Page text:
In this paper we adopt the hypothesis that languages are mechanisms for interaction, and that grammars encode the means by which such interaction may take place, by use of procedures that construct representations of meaning from strings of words uttered in context, and conversely strings of words are built up from representations of content in interaction with context. In a review of the systemic use of ellipsis in dialogue and associated split-utterance phenomena, we show how, in Dynamic Syntax, words give (...) rise to a range of procedures for the building of representations of the content of some utterance, which both speakers and hearers use. We then extend the discussion to take account of adjuncts, showing how they contribute to content construction both in single utterances and across speakers. The same mechanisms are then shown to underlie the building of inferential extensions of meaning in context, giving rise to the creation of the ad hoc concepts expressed by phrases or single words in relation to the utterance context and ultimately to the creation of metaphorical uses of language. (shrink)
In the face of ubiquitous information communication technology, the presence of blogs, personal websites, and public message boards give the illusion of uncensored criticism and discussion of the ethical implications of business activities. However, little attention has been paid to the limitations on free speech posed by the control of access to the Internet by private entities, enabling them to censor content that is deemed critical of corporate or public policy. The premise of this research is that transparency alone will (...) not achieve the desired results if ICT is used in a one way system, controlled by the provider of information. Stakeholders must have an avenue using the same technology to respond to and interact with the information. We propose a model that imposes on corporations a public trust, requiring these gatekeepers of communication technology to preserve individual rights to criticism and review. (shrink)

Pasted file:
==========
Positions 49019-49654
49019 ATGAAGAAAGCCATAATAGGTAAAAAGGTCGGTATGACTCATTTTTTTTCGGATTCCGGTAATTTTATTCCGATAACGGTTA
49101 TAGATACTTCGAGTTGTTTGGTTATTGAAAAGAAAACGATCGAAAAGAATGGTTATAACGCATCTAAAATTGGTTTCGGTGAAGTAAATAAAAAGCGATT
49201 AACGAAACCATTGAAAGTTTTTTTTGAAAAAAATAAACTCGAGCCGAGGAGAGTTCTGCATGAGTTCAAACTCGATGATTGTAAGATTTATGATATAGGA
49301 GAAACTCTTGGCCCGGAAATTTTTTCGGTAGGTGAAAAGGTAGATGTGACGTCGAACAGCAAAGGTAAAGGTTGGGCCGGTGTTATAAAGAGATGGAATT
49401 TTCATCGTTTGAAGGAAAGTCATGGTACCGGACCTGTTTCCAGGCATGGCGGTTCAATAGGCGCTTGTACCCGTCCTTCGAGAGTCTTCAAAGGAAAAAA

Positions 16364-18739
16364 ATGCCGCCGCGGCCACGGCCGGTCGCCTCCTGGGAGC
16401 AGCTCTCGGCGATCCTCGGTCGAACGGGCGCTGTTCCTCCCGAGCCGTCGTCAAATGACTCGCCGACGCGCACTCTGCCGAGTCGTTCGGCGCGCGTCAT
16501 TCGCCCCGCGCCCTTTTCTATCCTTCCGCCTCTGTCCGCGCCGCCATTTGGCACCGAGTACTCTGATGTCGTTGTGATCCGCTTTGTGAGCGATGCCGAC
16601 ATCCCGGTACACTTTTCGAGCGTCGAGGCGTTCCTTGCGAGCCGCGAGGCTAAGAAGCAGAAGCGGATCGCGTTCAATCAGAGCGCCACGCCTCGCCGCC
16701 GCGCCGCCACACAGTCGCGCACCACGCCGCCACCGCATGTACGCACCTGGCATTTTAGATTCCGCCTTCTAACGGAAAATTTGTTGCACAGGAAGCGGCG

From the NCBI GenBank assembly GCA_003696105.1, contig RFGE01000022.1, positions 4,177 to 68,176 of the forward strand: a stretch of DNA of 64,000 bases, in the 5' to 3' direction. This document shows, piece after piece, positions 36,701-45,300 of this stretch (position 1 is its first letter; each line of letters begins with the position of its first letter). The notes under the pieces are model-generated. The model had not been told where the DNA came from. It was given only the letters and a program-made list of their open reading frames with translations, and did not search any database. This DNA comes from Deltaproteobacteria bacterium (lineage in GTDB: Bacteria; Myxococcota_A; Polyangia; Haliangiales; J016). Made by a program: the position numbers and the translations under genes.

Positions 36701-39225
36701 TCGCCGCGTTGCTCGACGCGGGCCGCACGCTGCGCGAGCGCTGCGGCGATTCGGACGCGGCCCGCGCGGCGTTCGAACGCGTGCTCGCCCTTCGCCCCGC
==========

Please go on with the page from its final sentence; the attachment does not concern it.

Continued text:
Recently Cator and Landsman made a comparison between Bell’s Theorem and Conway and Kochen’s Strong Free Will Theorem. Their overall conclusion was that the latter is stronger in that it uses fewer assumptions, but also that it has two shortcomings. Firstly, no experimental test of the Conway–Kochen Theorem has been performed thus far, and, secondly, because the Conway–Kochen Theorem is strongly connected to the Kochen–Specker Theorem it may be susceptible to the finite precision loophole of Meyer, Kent and Clifton. In (...) this paper I show that the finite precision loophole does not apply to the Conway–Kochen Theorem. (shrink)